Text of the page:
Tag Archives: DataFlux IDEAS
Oct 05, 2011 by Jim Harris
This morning at the DataFlux IDEAS 2011 conference, I am participating in the Data Roundtable panel with David Loshin, Joyce Norris-Montanari, Rich Murnane, and Phil Simon. The panel is moderated by Jill Dyché and the topic of discussion is Predictions and Trends for 2012.
This blog post explains my prediction for 2012, but if you don’t agree with me, there’s no need to worry because my blog post from last week explained why most predictions don’t come true.
Sep 28, 2011 by Jim Harris
Two of the many things that I am looking forward to at next week’s DataFlux IDEAS 2011 conference is seeing the new book Tales from the Data Roundtable and participating in the Data Roundtable panel with David Loshin, Joyce Norris-Montanari, Rich Murnane, and Phil Simon. The panel will be moderated by Jill Dyché and the topic of discussion will be Predictions and Trends for 2012.
Aug 29, 2011 by Rich Murnane
I’m really looking forward to heading down to Florida for the DataFlux IDEAS conference in early October. This will be my fourth IDEAS conference, and each year the number of attendees climbs, and the DataFlux team never fails to be outstanding hosts. The conversation is always great, the events are fun and the training is always top-notch.
Oct 28, 2010 by Phil Simon
I recently attended the DataFlux IDEAS 2010 Conference and had an amazing time. In last week’s post, I detailed five lessons from IDEAS 2010. I’ll list five more lessons and observations from the event.
5. Jim Harris has got to be the first person to ever sing a song about Data Governance.
Now, I won’t say that my good friend Jim Harris‘ rendition of “Somewhere Over the Rainbow” brought the house down, but the man gets an “A” for effort. After a song rife with levity, Jim, Steve Schutter of TerraData, and I spoke on a panel about analytical vs. operational data issues. The video will be up soon and – in my not so unbiased opinion – it was a great discussion worth checking out.
4. Some software companies know the definition of bad business.
By virtue of my professional background, let’s just say that I have seen some very poorly run projects in my day. In many – but not all – instances, the software vendor (at least in my view) was at least partially at fault for selling an organization way more software than it could legitimately handle. During a dinner conversation with some DataFlux folks, the topic of “bad business” came up. Let’s just say that DataFlux is one company that assesses fit between vendor, application, data, client, and culture before making a sale. As for why, who knows? Being privately held doesn’t hurt. While exceedingly rare in my travels, it’s just great to see a company with a genuine concern for their clients’ best interests.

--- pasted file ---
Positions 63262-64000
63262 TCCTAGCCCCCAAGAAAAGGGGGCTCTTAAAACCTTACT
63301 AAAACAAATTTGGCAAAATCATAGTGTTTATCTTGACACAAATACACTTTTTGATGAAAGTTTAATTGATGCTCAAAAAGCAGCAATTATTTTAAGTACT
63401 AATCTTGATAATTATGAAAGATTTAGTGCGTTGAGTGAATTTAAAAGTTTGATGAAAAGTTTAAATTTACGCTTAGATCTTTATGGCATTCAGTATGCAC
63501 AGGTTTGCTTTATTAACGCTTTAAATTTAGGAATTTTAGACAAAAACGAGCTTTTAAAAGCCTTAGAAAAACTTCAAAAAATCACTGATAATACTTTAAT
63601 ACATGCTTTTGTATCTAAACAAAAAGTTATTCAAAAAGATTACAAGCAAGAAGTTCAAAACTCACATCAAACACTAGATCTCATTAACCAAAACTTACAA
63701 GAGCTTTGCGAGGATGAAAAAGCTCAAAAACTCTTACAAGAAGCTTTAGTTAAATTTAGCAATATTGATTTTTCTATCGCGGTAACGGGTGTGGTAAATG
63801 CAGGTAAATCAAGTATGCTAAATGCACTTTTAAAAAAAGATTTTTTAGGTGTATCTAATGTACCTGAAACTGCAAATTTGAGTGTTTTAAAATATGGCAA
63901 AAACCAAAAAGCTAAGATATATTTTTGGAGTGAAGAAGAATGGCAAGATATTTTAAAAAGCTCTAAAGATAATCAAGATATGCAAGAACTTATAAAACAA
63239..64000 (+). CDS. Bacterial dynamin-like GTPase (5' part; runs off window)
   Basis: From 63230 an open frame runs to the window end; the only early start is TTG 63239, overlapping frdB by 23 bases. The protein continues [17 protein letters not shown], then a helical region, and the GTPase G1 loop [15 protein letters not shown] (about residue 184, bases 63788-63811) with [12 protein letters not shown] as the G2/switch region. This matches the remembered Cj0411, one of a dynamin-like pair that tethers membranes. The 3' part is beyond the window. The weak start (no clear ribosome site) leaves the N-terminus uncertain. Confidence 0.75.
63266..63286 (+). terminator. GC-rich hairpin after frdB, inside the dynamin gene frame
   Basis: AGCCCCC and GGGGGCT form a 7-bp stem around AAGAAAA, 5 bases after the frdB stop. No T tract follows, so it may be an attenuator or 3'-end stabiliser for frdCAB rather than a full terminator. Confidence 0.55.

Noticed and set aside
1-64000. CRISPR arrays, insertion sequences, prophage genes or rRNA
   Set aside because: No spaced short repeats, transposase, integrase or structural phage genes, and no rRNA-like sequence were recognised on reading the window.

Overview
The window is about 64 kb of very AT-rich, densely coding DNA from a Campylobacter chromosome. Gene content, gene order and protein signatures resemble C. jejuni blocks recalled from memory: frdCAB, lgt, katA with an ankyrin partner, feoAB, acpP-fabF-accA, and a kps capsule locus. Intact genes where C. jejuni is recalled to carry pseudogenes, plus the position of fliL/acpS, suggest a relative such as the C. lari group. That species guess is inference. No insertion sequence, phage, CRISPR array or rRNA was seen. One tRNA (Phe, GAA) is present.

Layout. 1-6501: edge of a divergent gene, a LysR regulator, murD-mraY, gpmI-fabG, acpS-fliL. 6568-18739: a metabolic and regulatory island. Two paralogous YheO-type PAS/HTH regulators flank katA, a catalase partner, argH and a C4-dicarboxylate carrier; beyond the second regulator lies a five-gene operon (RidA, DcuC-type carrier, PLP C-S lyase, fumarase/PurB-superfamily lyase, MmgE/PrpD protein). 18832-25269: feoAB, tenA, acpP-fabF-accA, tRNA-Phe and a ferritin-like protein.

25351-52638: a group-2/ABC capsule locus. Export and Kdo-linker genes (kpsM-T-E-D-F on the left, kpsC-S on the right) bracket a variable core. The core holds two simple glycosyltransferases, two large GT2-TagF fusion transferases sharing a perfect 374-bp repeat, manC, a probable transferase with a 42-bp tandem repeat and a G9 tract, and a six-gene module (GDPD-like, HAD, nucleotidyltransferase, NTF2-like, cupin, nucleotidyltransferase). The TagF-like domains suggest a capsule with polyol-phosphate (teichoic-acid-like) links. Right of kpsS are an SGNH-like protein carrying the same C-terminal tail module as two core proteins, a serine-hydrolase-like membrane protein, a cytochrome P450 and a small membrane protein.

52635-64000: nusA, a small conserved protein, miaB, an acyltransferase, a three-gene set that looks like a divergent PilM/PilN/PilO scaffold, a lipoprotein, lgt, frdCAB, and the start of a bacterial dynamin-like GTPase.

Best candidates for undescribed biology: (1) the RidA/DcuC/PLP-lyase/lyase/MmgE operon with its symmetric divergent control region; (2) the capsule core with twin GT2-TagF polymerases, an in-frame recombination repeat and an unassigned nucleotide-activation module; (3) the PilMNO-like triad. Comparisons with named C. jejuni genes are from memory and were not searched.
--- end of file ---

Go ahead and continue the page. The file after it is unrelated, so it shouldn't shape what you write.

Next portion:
Oct 21, 2010 by Phil Simon
I recently attended the DataFlux IDEAS 2010 Conference and had a chance to meet many people I’ve been following for quite some time. In no particular order, they included: Jim Harris, David Loshin, Jill Dyché, Evan Levy, Dalton Cervo, Rich Murnane, and a host of cool DataFlux folks. I also made some new friends. In this post (and a subsequent one), I’ll be discussing the lessons learned at the conference.
I have a strong affinity for round numbers, so here are five of my top 10 lessons.
10. Most organizations are still struggling with basic data management.
Many organizations are trying to get their arms around their data. Besieged by reduced headcounts and massive amounts of data, some really smart people are fighting the good fight. Yet, there are limits to what even the smartest among us can do. SQL statements have their limitations and many more would benefit from data profiling and quality tools.
Oct 18, 2010 by Joyce Norris-Montanari
I just got back from the DataFlux IDEAS conference held in Palm Springs, CA. It was the best conference I have attended in a long time. I thoroughly love hearing about how companies are using these products to affect their bottom line, and implement data governance. I talked with people who implemented data governance on a national level as well as…
Oct 11, 2010 by Rich Murnane
On the return trip from the DataFlux IDEAS conference I was lucky enough to share a cab with Jim Harris. He complimented me on the recent blog post Have you filled your data bucket today, which was inspired by a children’s book my wife and I read to our little girls. As we discussed the post, Jim…
Sep 23, 2010 by Phil Simon
I’m getting ready for the DataFlux Ideas Conference in a few weeks. I am excited to meet some of my fellow COE colleagues and some of the DataFlux employees with whom I have been working over the last year. I’m also pleased to be speaking on a panel about data issues.
For three reasons, I’m not doing an extensive amount of preparation:
- At least in the business and technology worlds, I like to think that I know what I’m talking about.
- I enjoy fresh presentations and tend to shy away from overly polished ones.
- I’m part of a panel discussion; it’s not all about me.
However, I have been thinking a good bit about a quote from Muhammad Ali, who once said, “Don’t count the days, make the days count.” While he surely wasn’t talking about data quality, governance, or management, it’s apropos for the panel — and for everyday life in the world of information management, really.
Sep 13, 2010 by Joyce Norris-Montanari
Well, it seems to be THAT time of year again. There is a plethora of conferences this year in October and November. I, for one, must be selective as to which ones I attend.
To narrow down my search, I am looking for the biggest bang for my bucks. Which, for those who know me, means my time is very valuable, and…